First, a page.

Identity / Life

What Made Me Gay

IMG_5111Anthony Weeks is an illustrator, public listener, and documentarian based in San Francisco. He keeps busy by listening and drawing at the same time, thinking about forgiveness, pondering the cultural significance of jello salad, and working to end the overuse of the word “amazing.” He is the proud new owner of, but his plans for the site remain undefined.

Forget the distant fathers and overbearing mothers. Or was it the affectionate fathers and the unavailable mothers? Maybe it was the effete fathers and butch mothers.

When it comes to the question that has tried right-wing souls throughout the ages, you can toss out those old canards about what causes homosexuality. Thank Allah, Iranian cleric Hossein Dehnavi has come to set us all straight. It’s about Dad.

Ayatollah Dehnavi hosts a popular show on Iranian television where he counsels the faithful on topics ranging from marriage to parenting to what kind of underwear women should wear in order to sexually arouse their husbands. Recently, Dehnavi revealed The Truth About Homosexuality: If a man is thinking of another woman during sex, and the sexual act results in pregnancy, then the child will be a homosexual.

Um, Dad? What? You have some explaining to do. To be fair, Dehnavi also claims that the incorrect wearing of the hijab also causes homosexuality. Since my mother isn’t a hijab wearer, though, I guess it’s safe to say that my dad’s impure thoughts are to blame.

And so it goes–the ongoing conversation about the causes of The Gay. While it might be easy to dismiss the Ayatollah’s claims as the ravings of a fundamentalist religious lunatic, we have our own ayatollahs here in the US whose beliefs are not too far removed. Undoubtedly, this earnest theorizing by the likes of Ted Cruz, Mike Huckabee, Ben Carson, and the Ayatollah is rarely about the noble pursuit of knowledge for the good of all humankind. More often, the declarations about what causes homosexuality are used to devise strategies for the erasure of same-sex attraction and to uphold heterosexuality as the natural and preferred state to which we should all aspire. “If we can identify the causes of this scourge, we can prevent it! Bwahahahahahaha!” said the Coalition of Anti-Heroes for the Prevention of The Gay. If only it were so easy (and so utterly plausible) as the ayatollahs and ideologues suggest.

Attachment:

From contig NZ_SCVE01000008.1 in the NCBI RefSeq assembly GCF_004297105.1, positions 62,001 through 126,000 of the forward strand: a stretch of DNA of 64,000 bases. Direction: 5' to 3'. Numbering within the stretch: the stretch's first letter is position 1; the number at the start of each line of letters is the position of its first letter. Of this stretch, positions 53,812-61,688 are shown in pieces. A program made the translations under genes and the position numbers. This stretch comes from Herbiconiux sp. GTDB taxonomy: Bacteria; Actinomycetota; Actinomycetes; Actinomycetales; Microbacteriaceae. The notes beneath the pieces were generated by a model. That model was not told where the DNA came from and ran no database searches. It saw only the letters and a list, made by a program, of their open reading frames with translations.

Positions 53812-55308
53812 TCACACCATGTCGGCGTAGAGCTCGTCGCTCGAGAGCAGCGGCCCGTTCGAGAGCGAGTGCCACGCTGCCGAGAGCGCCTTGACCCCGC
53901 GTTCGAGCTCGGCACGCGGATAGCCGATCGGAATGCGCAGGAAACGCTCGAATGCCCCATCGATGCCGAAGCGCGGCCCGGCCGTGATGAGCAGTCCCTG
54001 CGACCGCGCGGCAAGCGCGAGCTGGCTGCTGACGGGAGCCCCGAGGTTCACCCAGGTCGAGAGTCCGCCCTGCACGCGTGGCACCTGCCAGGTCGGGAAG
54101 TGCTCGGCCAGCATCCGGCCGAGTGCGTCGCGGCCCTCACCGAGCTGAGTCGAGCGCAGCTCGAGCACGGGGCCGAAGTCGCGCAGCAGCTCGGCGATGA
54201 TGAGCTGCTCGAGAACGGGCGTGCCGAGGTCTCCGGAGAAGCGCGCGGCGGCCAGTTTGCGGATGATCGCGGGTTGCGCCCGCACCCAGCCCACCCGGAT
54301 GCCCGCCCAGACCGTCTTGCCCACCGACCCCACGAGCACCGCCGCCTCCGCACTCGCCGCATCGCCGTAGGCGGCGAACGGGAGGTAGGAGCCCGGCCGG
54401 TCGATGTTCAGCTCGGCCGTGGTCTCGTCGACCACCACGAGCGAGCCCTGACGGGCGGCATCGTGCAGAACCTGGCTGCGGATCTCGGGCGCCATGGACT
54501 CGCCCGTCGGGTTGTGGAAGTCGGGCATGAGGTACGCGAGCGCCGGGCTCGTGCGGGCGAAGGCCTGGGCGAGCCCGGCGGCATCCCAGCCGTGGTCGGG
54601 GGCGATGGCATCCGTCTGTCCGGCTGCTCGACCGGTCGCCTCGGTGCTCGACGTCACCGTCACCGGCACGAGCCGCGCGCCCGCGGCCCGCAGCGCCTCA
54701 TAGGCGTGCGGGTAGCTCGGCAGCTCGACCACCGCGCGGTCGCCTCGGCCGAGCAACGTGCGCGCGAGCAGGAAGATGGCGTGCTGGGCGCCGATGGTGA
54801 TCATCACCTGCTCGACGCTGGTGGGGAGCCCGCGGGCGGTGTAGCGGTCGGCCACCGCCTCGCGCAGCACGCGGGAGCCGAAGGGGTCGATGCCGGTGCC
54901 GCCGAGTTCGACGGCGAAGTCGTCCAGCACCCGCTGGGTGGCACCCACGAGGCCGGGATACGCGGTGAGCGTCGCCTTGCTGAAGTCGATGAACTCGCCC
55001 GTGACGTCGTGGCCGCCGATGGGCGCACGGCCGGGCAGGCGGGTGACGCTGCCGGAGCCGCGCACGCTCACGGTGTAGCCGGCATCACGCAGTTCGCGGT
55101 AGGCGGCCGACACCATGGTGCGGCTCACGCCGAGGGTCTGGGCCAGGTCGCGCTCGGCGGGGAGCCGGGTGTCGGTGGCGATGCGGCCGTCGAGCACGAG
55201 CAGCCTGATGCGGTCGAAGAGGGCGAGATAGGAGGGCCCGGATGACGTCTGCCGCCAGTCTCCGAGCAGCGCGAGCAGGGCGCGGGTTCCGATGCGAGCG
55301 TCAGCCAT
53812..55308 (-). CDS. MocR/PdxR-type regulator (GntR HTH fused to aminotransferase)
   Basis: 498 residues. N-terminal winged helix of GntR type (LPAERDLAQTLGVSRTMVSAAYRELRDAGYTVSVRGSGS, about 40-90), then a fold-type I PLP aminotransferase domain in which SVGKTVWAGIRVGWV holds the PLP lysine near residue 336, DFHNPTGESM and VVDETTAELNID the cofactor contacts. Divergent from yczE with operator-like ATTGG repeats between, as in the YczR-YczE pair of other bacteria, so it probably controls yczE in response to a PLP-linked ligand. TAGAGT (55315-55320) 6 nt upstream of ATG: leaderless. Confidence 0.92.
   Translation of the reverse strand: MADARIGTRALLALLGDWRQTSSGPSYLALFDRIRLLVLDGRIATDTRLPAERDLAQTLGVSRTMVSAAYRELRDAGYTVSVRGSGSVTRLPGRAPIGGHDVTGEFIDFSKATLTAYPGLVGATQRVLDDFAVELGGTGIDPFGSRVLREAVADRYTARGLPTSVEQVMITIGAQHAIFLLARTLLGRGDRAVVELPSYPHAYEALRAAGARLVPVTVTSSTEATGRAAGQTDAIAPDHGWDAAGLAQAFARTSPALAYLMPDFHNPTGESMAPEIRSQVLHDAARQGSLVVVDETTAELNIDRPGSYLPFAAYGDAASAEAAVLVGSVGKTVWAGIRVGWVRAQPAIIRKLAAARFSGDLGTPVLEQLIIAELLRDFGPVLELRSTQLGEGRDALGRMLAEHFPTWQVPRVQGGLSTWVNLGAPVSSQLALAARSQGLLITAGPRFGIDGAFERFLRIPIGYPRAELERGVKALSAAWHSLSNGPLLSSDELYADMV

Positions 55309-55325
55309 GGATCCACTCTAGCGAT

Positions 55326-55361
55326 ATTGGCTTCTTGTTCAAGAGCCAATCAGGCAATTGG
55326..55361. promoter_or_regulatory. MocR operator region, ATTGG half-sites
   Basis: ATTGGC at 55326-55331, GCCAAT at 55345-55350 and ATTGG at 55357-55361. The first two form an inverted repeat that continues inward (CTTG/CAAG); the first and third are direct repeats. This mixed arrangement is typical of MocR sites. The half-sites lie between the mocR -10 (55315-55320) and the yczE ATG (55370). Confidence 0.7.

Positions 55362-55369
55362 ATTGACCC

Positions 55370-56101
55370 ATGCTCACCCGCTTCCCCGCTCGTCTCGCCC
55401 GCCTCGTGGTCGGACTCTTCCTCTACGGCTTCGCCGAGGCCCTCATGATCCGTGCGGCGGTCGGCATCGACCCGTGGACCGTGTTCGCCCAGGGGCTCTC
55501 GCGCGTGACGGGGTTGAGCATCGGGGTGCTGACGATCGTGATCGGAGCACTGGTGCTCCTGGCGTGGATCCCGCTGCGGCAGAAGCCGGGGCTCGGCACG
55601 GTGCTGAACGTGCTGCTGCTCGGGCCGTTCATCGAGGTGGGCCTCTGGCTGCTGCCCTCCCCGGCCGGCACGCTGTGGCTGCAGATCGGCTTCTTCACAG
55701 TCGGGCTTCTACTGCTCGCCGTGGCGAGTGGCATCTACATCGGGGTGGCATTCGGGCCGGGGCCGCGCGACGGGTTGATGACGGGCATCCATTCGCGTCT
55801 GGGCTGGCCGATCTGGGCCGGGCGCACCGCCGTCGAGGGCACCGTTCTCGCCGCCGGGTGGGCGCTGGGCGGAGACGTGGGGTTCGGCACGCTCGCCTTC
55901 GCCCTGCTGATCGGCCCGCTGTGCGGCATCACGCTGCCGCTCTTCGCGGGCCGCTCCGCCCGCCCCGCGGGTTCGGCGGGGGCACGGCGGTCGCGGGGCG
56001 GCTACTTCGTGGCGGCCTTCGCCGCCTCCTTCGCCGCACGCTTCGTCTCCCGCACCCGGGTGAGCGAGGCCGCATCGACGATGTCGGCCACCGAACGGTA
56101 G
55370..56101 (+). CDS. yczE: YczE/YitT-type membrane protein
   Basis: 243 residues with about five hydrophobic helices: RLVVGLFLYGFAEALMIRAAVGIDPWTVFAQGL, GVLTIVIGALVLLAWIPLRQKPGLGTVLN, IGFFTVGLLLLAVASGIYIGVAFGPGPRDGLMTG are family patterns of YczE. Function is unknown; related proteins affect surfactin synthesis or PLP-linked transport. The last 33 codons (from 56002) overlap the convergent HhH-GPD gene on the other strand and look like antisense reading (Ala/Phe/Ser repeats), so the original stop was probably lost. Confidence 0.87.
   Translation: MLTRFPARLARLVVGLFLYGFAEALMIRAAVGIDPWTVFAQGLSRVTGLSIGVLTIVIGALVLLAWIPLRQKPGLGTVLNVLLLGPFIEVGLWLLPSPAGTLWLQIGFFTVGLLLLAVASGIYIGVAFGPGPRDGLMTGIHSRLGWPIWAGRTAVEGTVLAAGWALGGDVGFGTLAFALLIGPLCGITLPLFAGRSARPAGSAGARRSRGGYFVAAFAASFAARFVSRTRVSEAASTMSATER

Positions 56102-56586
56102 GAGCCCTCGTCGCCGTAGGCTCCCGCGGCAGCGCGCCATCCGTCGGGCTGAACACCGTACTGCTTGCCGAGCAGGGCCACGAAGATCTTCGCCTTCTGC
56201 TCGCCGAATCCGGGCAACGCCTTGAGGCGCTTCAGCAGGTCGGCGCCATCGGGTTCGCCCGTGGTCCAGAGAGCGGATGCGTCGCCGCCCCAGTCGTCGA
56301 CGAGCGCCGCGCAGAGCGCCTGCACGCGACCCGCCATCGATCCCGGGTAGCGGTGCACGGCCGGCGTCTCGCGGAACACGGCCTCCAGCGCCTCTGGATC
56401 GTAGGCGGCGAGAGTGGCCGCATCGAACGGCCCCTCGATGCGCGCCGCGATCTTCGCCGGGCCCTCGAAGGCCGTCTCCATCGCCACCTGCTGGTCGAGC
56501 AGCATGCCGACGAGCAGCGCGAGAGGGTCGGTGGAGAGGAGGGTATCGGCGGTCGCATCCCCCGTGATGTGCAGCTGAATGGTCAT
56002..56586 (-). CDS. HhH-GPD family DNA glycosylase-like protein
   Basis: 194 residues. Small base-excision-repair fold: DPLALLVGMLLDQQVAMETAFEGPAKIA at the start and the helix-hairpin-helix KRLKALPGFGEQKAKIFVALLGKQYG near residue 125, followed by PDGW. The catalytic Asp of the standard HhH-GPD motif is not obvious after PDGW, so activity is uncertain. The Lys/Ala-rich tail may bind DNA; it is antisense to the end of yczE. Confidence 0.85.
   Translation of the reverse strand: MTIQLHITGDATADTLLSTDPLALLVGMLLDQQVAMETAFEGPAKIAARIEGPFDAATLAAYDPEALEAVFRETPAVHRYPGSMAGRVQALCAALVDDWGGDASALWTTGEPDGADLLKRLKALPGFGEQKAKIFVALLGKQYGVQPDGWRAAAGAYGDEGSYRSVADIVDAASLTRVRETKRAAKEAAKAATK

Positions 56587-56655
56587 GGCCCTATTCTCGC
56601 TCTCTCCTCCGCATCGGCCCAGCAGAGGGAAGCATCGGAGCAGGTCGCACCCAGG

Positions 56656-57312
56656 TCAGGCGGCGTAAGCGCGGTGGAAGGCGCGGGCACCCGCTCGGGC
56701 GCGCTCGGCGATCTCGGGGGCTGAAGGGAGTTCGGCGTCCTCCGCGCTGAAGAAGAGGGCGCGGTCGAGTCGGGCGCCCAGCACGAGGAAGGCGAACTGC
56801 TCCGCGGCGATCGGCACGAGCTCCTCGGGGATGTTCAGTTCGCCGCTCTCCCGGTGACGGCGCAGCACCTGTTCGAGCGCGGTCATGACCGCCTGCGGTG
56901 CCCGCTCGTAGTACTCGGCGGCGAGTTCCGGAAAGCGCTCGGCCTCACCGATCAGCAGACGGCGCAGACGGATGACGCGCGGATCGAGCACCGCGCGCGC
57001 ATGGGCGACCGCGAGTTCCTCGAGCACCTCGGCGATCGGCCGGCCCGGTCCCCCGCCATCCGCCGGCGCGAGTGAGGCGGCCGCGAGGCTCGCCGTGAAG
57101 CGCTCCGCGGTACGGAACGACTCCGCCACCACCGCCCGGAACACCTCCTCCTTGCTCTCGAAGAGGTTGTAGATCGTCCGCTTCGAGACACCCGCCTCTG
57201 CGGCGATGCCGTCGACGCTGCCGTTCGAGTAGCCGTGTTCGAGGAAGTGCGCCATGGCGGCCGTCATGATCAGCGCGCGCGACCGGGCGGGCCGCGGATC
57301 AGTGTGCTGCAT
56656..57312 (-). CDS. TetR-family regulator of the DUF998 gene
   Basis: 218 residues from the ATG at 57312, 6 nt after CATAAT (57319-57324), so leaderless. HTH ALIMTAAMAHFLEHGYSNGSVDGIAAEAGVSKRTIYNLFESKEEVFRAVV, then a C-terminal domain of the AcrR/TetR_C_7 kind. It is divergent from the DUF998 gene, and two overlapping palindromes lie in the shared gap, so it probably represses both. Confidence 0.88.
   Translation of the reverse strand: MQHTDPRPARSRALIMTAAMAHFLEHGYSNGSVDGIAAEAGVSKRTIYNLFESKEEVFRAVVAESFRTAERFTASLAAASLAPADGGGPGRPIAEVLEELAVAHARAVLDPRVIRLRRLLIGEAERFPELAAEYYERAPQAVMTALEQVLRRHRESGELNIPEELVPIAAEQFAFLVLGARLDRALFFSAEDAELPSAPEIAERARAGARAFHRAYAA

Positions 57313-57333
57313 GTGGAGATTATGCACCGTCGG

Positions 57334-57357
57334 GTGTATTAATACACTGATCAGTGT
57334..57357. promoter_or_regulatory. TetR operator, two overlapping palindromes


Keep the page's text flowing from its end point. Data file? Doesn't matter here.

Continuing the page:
I don’t know, definitively, what made me gay. I suspect I was born this way (thanks, Gaga). Just for shits and glitter, though, let’s engage with this line of inquiry, instead of letting the ayatollahs own all the questions and answers. What MADE me gay?

  1. proportionately Being the only boy with three older sisters. After a childhood filled with gossip about cute boys, having cute boys come over to the house, seeing my sisters get excited about going to prom with cute boys, and being part of the preparations for their weddings to cute boys, why shouldn’t I want what they had? Their dressing me up as “Super Lady” probably had some bearing on my gayhood, as well.
  2. Music. My dad liked ABBA and Patsy Cline. My mom liked showtunes, particularly “West Side Story.” My sisters liked Barry Manilow and Donna Summer. Hello?! Isn’t this the soundtrack to the educational video “How To Raise a Gay Son?”